For Dr. Valentine Walker life has been a journey.
The journey started when he “met a beautiful peace corp volunteer” and moved from his homeland in Jamaica to the United States where he became a dual credit Environmental Earth teacher at NCHS and NCWHS.
Walker grew up along the countryside in a small town in the St. Elizabeth province in Jamaica. There Walker learned the importance of education and the direct correlation hard work has to success.
Walker’s small hometown shared many of the same values that small towns in America also have.
“We as a community, we loved each other,” said Walker.
Being born to parents who were school principals, Walker’s family in Jamaica had a certain prominence. They were given a high status based on their comfortable economic means. They were relied on. They were looked up upon.
“If there was an emergency in the middle of the night,” said Walker, “we were the ones that had a car in the community, so I got my fair share of rushing moms in labor to the hospital 11 miles away.”
Walker still misses Jamaica and still visits frequently, but as for America, “this is my home,” he said.
The journey between two different countries isn’t always easy.
First of all, there is the climate.
“I just can’t get used to the cold,” Walker said.
But then also, when you move from one country to the next there are complications: credits don’t necessarily transfer. “You gotta figure all of that out,” said Walker.
While Walker was figuring all that out, he worked as the Director of Teen Programs for the YMCA in Miami, Florida.
Walker worked with the kids who had a difficult past. Walker worked to try and make sure those kids didn’t have a just as difficult future.
Another complication that can happen when making the move between two different countries is the language.
In the first couple years Walker had lived in the States, “I had a much thicker accent,” he said.
Words like batteries are pronounced differently in Jamaica than they are here and that created some issues.
“Students were basically humiliating me for mispronouncing the word,” said Walker.
Walker had to relearn the pronunciation of different words.
But pronunciations weren’t the only thing Walker had to relearn.
When you move from a hot climate culture like Jamaica to a cold climate culture like the States, the level of interaction between neighbors is a big adjustment.
“I can just remember,” said Walker, “getting frustrated with the limited interaction you have with your neighbors.”
In Jamaica, the tone is completely different.
“Jamaicans are very social people,” said Walker.
On an average day, people will just sit, relax, and socialize.
“Jamaica is a very laid back place.”
Kids spend their time playing soccer and going to the beach.
“It’s lots of interactions with people,” Walker said.
“When I grew up we didn’t have cell phones or phones period. For most of my childhood, we didn’t have electricity so entertainment came through interacting with people.”
Even though the culture change can be hard, there was a part of Jamaican culture that Walker was able to carry with him to the States.
Soccer is embedded in the Jamaican culture.
The rivalries. The competitiveness. The creativity of the game. For Walker, all appeals of soccer.
“I don’t even know how to describe it,” Walker said. “You just see it in you, you have a dying love for it.”
When Walker moved to the States he brought that aspect of Jamaica’s culture with him by coaching the boys and girls soccer team at NCWHS.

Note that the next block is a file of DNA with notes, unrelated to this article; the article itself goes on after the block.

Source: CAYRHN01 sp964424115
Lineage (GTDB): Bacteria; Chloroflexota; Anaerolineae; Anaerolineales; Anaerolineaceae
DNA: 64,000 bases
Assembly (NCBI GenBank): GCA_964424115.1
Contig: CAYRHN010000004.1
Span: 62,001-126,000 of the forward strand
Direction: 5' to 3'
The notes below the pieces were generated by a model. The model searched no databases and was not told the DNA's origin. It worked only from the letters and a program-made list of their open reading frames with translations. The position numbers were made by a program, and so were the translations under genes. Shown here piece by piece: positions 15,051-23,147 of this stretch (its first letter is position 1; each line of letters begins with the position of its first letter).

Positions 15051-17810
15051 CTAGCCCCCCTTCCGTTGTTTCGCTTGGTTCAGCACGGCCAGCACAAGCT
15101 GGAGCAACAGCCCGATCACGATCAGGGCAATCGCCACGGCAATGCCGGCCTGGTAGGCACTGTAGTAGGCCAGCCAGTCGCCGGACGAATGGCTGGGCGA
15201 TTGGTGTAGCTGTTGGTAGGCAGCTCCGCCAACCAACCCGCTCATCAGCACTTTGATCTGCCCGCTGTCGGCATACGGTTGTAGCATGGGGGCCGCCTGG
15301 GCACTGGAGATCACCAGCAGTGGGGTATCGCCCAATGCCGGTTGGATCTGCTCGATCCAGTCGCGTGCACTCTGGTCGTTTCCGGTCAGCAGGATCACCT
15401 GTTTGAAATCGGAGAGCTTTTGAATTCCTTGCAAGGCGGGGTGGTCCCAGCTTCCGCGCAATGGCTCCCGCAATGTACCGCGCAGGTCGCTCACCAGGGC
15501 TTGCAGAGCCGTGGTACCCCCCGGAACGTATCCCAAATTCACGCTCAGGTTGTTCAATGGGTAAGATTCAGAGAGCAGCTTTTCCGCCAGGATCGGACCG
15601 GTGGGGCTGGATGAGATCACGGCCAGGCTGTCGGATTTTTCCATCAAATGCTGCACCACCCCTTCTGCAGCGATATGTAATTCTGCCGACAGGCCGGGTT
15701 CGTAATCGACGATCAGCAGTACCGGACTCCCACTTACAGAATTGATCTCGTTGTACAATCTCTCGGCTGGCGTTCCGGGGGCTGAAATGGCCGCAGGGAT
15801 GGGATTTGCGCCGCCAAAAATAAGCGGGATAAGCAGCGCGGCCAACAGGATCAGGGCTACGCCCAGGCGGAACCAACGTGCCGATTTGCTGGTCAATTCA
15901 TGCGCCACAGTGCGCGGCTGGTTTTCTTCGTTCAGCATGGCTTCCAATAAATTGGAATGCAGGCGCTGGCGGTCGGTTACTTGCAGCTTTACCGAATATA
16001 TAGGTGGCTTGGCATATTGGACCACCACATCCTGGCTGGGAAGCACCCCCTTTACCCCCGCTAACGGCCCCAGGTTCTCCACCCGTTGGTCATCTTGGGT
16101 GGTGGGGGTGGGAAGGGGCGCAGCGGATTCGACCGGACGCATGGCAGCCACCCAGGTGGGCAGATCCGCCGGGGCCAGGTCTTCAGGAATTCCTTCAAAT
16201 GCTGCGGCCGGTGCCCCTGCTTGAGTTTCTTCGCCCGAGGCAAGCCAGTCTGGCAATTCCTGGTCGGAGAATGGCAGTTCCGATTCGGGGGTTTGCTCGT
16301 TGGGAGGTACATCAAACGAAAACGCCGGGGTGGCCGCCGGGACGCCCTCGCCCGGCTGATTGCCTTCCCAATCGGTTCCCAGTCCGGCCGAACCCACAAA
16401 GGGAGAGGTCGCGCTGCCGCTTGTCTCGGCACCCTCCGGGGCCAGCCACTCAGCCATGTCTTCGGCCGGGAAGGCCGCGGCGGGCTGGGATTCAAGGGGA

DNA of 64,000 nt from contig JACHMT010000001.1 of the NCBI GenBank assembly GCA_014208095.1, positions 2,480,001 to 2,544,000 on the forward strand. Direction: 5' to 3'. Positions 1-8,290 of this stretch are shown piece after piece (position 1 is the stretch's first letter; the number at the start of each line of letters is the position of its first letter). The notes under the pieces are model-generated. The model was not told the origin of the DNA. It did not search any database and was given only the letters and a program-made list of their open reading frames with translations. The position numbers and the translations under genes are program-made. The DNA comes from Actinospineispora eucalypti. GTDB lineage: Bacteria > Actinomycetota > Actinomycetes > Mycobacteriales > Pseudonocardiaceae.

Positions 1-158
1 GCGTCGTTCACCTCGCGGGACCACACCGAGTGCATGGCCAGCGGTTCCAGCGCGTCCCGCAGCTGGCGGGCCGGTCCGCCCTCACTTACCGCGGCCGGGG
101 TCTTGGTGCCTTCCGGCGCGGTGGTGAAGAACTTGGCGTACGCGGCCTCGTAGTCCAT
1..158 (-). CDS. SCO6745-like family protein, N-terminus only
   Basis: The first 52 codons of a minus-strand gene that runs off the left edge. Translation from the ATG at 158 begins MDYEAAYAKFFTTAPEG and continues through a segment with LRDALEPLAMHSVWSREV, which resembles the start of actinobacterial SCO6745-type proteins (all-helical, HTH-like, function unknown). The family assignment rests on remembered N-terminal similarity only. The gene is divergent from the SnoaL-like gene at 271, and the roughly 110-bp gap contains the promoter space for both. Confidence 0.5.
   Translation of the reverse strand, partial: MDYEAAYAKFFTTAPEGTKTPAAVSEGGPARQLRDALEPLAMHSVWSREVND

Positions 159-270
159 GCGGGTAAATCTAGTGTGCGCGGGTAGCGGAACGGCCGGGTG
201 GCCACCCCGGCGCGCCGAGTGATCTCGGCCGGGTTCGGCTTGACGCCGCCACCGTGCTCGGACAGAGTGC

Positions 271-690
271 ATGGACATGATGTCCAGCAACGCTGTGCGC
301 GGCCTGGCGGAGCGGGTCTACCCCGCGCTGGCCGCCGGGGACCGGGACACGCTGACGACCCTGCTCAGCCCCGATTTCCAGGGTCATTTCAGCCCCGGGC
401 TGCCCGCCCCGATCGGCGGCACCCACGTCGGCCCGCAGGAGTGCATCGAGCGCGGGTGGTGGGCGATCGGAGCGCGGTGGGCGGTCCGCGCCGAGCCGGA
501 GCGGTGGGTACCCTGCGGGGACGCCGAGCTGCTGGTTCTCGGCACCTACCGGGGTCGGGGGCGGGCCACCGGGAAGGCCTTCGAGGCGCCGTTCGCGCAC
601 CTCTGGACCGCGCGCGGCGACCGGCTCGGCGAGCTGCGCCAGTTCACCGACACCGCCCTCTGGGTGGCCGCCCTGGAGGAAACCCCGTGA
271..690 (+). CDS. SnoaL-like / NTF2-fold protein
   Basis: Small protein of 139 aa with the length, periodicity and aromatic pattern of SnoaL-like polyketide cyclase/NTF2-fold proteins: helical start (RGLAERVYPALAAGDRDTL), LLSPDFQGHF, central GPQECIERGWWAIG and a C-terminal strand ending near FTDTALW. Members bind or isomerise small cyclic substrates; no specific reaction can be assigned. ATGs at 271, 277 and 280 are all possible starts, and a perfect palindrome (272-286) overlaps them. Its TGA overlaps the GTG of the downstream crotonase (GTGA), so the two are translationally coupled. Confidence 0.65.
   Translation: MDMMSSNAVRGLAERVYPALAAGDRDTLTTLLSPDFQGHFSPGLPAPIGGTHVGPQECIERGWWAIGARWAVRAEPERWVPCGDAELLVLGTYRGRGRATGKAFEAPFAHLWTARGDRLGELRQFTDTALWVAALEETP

“I’m passionate about the game, so I spend a lot of time coaching,” said Walker.
Walker’s passion for coaching on and off the field lead him to journey back to Jamaica, this time with players from his soccer team.
1,722 miles overseas, Walker’s players hosted soccer clinics, did community service projects, and interacted with the local high schoolers.
“[Jamaica] is a third world country, so it comes with its fair share of violence and exposure to drugs,” said Walker.
It can be very “nerve-racking” taking high schoolers to Jamaica, said Walker.
“There are a lot of uncertainties when you go into a third world country, there’s the high crime rate, there’s the traffic.”
But despite it all, Walker still believes “the benefits of a trip like that outway the risks.”
“When you take students back to Jamaica, and show them what 3rd world country kids have to go through to get an education, it really makes them more appreciative of what they have here.”
When Walker started teaching in the States he began to notice that “not everyone gets the message that education is the means for success.”
Walker, having seen schools from both sides of the world, recognizes how extremely blessed students at NCHS and NCWHS are- how many possibilities are open to them.
Buses. Smart Boards. Lunches. Computers. Students in Jamaica don’t have those types of resources.
“You have all the resources,” said Walker, “go out and find those resources, make use of them, work as hard as you can, and you can achieve anything, especially in education.”
“Put the time in and you will be successful.”
When Walker made the journey from Jamaica to the States his plan wasn’t always to be a teacher.
“I went into teaching as a stepping stone, perhaps, to do it for a couple of years, and then do something else.”
Walker always had the goal to work in a private sector or be a scientist in a lab just “tinkering with stuff.” But as the journey went on, the winds shifted.
“Because at some point,” said Walker, “you start to prioritizes things a little bit differently.”
Other jobs would have meant being away from family or taking a pay cut.
“Teaching affords me a stable income and time enough to be with my family and do things as a dad that I value like coaching my kids.”
A journey. A drive. A sacrifice. That’s how Walker got to where he is today. Journeys don’t always take its travelers where they plan to go, but then again if it did, would it really be a journey?